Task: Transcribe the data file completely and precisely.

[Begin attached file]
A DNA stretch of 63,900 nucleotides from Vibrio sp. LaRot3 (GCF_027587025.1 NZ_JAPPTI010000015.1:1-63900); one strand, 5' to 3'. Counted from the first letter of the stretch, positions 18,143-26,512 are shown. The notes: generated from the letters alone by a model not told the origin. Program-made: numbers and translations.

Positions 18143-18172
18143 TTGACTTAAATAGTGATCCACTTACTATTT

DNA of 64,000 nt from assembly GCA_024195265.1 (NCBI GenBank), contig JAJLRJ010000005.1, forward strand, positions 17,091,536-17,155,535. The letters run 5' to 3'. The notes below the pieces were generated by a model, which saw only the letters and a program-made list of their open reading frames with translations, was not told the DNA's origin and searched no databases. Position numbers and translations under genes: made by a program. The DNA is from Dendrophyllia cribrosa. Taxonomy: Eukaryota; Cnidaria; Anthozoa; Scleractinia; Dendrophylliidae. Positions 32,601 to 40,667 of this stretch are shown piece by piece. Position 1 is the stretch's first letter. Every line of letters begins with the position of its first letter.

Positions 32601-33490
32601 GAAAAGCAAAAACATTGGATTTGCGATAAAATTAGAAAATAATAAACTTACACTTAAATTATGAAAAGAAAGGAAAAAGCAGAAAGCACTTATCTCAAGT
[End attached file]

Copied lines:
A DNA stretch of 63,900 nucleotides from Vibrio sp. LaRot3 (GCF_027587025.1 NZ_JAPPTI010000015.1:1-63900); one strand, 5' to 3'. Counted from the first letter of the stretch, positions 18,143-26,512 are shown. The notes: generated from the letters alone by a model not told the origin. Program-made: numbers and translations.

Positions 18143-18172
18143 TTGACTTAAATAGTGATCCACTTACTATTT

DNA of 64,000 nt from assembly GCA_024195265.1 (NCBI GenBank), contig JAJLRJ010000005.1, forward strand, positions 17,091,536-17,155,535. The letters run 5' to 3'. The notes below the pieces were generated by a model, which saw only the letters and a program-made list of their open reading frames with translations, was not told the DNA's origin and searched no databases. Position numbers and translations under genes: made by a program. The DNA is from Dendrophyllia cribrosa. Taxonomy: Eukaryota; Cnidaria; Anthozoa; Scleractinia; Dendrophylliidae. Positions 32,601 to 40,667 of this stretch are shown piece by piece. Position 1 is the stretch's first letter. Every line of letters begins with the position of its first letter.

Positions 32601-33490
32601 GAAAAGCAAAAACATTGGATTTGCGATAAAATTAGAAAATAATAAACTTACACTTAAATTATGAAAAGAAAGGAAAAAGCAGAAAGCACTTATCTCAAGT